For the elastocaloric measurements, a commerical Razorbill CS-100 strain cell was used to apply strain to the samples, which were polished and cut along the (1 0 0) direction via wire-saw to be approximately 2mm x 0.04mm x 0.06mm in size. The samples were secured between two sets of mounting plates using Stycast 2850FT Epoxy, which were screwed into the strain cell, to have a gap of approximately 1mm. An AC voltage of 20V RMS at 72 Hz was applied to the outer piezoelectric (PZT) stacks of the strain cell, which corresponded to applying an AC displacement of the sample of approximately 0.01% of its length. This frequency was experimentally determined by measuring the elastocaloric signal at 10K for frequencies in the range of 10-200 Hz, and choosing the frequency with the largest response. This implied the frequency was at the plateau of the relevant thermal transfer function, which did not observably shift in the temperature range measured^{17}. DC voltages were applied to both the outer set of PZTs and the inner PZT to reach a strain range of 0.3% at low temperatures. To approximate the strain the sample experienced a capacitor built in the strain cell was measured to provide the relative displacement of the sample plates, which was divided by the length of the gap. This however only approximated *ε*_{xx} of the sample as it assumes a 100% strain transmission, and so we denote this quantity as \({\varepsilon }_{xx}^{{\prime} }\) throughout the paper.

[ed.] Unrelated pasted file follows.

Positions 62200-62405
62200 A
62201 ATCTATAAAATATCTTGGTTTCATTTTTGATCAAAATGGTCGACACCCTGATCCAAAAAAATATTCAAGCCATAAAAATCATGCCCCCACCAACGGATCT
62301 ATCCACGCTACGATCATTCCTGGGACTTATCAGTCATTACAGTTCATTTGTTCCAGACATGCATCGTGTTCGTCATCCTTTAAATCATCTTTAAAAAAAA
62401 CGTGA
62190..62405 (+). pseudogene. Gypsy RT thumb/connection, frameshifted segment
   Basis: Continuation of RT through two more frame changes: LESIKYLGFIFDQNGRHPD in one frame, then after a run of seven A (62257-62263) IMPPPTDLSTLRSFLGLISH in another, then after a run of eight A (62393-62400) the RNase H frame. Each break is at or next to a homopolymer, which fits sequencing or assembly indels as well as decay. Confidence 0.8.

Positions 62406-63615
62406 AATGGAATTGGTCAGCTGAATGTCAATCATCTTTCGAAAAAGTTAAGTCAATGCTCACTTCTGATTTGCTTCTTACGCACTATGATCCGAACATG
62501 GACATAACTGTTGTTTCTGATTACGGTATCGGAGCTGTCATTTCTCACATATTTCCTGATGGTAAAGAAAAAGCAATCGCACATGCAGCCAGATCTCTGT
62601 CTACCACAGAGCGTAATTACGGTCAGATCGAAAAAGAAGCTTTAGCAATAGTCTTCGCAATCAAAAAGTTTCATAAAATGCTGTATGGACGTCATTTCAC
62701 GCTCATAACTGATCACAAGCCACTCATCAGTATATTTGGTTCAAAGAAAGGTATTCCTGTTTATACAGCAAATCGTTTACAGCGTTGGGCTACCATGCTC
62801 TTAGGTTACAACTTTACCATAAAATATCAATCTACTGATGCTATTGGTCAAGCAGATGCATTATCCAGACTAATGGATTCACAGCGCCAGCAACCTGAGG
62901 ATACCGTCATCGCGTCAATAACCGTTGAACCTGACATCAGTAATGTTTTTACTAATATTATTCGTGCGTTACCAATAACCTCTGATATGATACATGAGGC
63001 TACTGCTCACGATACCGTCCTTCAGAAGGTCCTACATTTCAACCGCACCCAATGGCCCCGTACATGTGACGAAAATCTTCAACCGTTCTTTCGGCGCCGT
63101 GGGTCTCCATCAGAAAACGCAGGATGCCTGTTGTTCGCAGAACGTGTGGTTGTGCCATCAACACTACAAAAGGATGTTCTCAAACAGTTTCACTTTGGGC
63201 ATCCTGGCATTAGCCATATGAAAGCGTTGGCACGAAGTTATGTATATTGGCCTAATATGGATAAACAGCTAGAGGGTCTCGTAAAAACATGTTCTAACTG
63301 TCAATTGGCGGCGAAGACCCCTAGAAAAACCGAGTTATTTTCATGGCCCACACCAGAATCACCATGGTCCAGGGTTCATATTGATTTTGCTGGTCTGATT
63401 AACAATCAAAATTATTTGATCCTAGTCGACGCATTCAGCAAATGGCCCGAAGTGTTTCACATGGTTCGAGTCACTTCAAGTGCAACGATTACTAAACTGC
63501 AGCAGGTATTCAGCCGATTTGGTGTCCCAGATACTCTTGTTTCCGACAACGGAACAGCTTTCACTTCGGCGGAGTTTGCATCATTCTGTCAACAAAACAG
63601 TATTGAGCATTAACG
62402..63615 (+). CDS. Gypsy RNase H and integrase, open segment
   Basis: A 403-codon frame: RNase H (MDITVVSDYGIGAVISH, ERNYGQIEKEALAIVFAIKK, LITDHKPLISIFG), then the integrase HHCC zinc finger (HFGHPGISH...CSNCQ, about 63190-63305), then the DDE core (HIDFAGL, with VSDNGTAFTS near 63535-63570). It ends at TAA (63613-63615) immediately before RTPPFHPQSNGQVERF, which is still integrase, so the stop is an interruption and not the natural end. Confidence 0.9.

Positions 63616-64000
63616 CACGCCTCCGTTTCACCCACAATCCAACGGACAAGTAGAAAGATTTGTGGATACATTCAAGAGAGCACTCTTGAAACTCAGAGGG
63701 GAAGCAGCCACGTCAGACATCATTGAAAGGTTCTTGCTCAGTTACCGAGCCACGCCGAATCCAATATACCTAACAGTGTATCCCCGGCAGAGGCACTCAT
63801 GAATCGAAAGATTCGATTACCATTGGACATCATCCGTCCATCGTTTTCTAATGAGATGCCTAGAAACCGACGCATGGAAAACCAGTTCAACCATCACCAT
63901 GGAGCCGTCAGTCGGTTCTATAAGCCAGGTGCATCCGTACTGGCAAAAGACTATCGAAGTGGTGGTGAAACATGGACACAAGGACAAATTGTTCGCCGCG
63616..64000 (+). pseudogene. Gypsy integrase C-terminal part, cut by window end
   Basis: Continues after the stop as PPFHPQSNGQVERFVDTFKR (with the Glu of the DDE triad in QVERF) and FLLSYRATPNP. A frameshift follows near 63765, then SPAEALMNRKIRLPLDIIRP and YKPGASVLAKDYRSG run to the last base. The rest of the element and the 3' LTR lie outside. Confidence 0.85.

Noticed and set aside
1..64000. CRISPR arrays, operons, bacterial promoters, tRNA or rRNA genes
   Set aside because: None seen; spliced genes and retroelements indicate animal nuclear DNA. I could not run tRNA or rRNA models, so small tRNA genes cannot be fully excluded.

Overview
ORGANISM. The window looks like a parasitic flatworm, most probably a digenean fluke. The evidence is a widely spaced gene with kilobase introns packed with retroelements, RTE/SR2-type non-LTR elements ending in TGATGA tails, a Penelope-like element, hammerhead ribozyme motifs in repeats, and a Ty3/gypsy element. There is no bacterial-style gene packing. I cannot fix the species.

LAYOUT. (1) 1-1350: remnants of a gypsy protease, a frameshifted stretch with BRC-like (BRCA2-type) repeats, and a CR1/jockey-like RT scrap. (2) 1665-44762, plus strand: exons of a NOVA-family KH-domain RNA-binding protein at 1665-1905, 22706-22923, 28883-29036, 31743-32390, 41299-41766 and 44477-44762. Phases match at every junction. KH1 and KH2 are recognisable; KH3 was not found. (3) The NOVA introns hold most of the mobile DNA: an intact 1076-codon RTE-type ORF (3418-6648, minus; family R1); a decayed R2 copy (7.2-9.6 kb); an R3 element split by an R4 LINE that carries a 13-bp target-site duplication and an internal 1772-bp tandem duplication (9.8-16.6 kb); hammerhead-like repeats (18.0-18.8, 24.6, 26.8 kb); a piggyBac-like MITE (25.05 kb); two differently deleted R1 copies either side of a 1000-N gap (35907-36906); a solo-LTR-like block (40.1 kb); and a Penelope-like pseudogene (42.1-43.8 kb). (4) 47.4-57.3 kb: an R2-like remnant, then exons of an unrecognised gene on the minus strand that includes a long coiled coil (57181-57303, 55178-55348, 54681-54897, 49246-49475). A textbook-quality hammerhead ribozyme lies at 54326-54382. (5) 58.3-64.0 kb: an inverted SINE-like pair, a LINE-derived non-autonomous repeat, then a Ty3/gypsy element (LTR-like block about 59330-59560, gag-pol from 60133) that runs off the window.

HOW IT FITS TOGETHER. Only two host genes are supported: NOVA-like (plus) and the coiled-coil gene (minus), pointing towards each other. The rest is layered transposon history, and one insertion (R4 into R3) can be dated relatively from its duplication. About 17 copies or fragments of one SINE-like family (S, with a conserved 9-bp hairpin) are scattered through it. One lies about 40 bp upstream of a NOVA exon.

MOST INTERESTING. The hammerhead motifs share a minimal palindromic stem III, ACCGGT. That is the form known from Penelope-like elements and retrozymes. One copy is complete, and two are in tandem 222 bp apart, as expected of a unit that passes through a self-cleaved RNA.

The temperature fluctuations in the sample induced by the AC strain were measured using a small commercial RuO_{2} thin-film resistor/thermometer (Vishay # CRCW01002K43FREL) which was attached to the sample via a 50*μ*m diameter gold wire. The gold wire was silver pasted to the sample as well as the back of the thermometer, to provide high thermal conductivity from the thermometer to the sample. The ceramic substrate of the thermometer was polished (not affecting the thin-film) to have dimensions of 150*μ*m × 75*μ*m × 20*μ*m to reduce its heat capacity. The temperature signal was measured at the sum of this strain frequency and the thermometer excitation frequency, extracted with an SRS860 lock-in using a similar AC demodulation technique as described in Ref. ^{21}. To increase the signal to noise ratio the voltage from the thermometer was measured using a custom Wheatstone bridge in which the 3 other resistive components were identical resistors to the thermometer, and the bridge was thermally anchored to the cell.